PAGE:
Keep it short and sweet. List the volunteer role title, a short description that includes tasks and impact, any skills needed, and the days and times volunteers need to be available.
Then add a clear call to action: Do they need to fill out a volunteer application to be onboarded, or can they instantly sign up for a volunteer event? Share these job descriptions on the channels you have available to you. ⬇️
👩🏽💻 Select channels to use
A channel can be any method that your team uses to publicize your volunteer needs. You can use community boards in local shops, social media, an online volunteer hub, email lists, direct outreach to companies or schools, or tap into your staff or board member networks by asking them to share a post or send emails.
When selecting your channels, think about the types of volunteers you need, and get strategic about using the channels that they are more likely to engage with. We’ve listed a few channels below to get your brainstorm started:
- Social media (LinkedIn is great for corporate volunteer groups!)
- Email lists
- Banner on your website
- Google Ads (did you know they give grants to nonprofits?)
- University departments
- University groups/clubs
- Local professional organizations
- Local media
💻 Use tech for volunteer recruitment
There are a lot of ways that you can use technology to support your volunteer recruitment effort. Volunteer management software makes it easy to organize and track everything you need for your volunteer program.
Whenever you’re looking for new tech, first get clear on exactly what you need and which features would be helpful. Seek out tech that fits your needs rather than piecing together multiple solutions.
🪄 Streamline your volunteer onboarding process
Make sure that you have a clear, easy onboarding process. When potential volunteers reach out, give them everything they need to get started. Send a waiver, volunteer handbook, background check instructions, any training that must be completed, or anything else volunteers need to have in place before coming in. This ensures you and your volunteers have a positive experience.
If you don’t need or want a long onboarding process, then welcome them to the team and give them an opportunity to sign up for a volunteer event ASAP! The less time that passes between interest and involvement, the better.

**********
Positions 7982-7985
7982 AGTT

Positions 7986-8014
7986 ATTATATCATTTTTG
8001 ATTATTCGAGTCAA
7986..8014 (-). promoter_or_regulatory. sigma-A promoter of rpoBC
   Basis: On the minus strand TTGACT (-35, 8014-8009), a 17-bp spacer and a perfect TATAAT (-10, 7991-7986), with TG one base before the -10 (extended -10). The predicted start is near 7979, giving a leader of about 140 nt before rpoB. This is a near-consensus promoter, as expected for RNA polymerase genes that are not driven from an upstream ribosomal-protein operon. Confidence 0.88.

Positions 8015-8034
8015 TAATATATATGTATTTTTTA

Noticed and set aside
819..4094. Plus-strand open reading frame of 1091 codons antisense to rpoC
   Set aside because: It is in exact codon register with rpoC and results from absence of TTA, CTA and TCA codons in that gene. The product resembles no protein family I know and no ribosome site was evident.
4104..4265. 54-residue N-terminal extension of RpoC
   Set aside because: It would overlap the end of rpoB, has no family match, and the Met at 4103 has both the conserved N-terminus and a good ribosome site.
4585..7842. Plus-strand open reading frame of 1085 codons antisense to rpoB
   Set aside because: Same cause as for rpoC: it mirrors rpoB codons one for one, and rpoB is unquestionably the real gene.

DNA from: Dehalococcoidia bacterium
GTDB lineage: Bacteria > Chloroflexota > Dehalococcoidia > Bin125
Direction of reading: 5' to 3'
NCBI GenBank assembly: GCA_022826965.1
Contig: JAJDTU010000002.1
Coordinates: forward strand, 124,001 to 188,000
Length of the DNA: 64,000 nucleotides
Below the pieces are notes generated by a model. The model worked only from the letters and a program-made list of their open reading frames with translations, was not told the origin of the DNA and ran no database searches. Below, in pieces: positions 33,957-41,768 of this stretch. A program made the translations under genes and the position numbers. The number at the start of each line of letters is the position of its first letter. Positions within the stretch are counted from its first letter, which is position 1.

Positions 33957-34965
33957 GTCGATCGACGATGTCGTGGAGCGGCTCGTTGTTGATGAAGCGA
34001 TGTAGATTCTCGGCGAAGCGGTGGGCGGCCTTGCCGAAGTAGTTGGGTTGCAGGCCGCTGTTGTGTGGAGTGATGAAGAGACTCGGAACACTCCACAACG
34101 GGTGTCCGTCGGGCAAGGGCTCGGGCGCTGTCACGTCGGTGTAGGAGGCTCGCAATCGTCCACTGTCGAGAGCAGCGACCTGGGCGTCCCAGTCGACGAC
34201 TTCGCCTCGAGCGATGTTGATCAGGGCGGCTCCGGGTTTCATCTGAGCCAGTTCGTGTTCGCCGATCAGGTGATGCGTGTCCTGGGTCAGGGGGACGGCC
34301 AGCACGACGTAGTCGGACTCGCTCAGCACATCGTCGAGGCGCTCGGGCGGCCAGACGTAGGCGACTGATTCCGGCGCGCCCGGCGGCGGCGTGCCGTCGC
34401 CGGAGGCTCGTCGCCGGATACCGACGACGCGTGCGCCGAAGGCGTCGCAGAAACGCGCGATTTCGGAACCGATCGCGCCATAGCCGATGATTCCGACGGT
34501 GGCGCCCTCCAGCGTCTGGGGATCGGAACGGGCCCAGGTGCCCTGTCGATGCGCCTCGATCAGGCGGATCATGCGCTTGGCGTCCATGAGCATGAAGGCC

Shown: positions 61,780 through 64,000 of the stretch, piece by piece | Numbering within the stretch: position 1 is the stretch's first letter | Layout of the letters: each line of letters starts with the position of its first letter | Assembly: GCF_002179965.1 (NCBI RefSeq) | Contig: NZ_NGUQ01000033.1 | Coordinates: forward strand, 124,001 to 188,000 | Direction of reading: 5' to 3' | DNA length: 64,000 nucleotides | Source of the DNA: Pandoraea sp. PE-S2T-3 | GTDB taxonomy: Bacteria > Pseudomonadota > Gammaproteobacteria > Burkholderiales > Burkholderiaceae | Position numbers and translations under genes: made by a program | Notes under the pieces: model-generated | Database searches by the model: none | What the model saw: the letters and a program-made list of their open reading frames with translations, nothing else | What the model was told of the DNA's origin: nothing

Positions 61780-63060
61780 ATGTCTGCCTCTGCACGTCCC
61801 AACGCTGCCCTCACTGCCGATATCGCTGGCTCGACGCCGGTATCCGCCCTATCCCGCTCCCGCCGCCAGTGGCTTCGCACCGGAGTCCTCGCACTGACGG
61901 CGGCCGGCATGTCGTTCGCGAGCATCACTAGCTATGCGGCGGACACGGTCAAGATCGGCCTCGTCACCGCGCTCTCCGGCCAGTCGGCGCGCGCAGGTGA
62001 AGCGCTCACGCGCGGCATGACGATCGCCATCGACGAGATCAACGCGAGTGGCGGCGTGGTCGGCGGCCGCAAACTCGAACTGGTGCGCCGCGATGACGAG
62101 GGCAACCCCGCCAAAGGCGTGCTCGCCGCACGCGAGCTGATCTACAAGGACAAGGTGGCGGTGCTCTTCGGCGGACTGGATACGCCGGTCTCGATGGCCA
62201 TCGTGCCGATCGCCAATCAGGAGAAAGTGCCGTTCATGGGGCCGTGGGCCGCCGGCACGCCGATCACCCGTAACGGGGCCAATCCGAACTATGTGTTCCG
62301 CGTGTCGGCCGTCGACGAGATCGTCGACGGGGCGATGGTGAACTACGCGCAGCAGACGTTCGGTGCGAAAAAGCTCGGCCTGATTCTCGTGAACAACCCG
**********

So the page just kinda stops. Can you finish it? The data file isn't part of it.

Tip #3: Evaluate and iterate
With every strategy, evaluation and iteration is key. Set up a quarterly recruitment strategy review. We recommend including the people most involved with volunteers, like your program leads and volunteer coordinator.
Review your strategy by looking at the following aspects and brainstorm ways to improve.
- Reach 📈 How many potential volunteers are you reaching? You can use analytics on most social platforms and email campaign software to see reach and engagement statistics.
- Channels 🎯 Which channels are the best for reaching your target volunteer? Which are the worst? Focus on the channels that give you the best return on your time investment.
- Interest 📨 What percentage of potential volunteers reach out? How can you improve this number by making your call to action easier to understand or complete?
- Onboarding ✅ How many recruits complete your onboarding process? Be sure to ask these people about their volunteer experience and any feedback they have about the recruitment process.
Level up your volunteer recruitment with POINT and Givebutter
POINT is your all-in-one volunteer management system. It’s easy to use, free, and has all the capabilities you need to recruit, manage, engage, and report on your volunteer program. One of the best perks is that your POINT profile has a donate button. 💸
POINT and Givebutter have teamed up so that volunteer donations made on POINT are processed through your existing Givebutter account, making your life wayyy easier.
Ready to get started? Create your free POINT account today! We can’t wait to help you do more good! 🧡
Share this article
150K+ changemakers already subscribed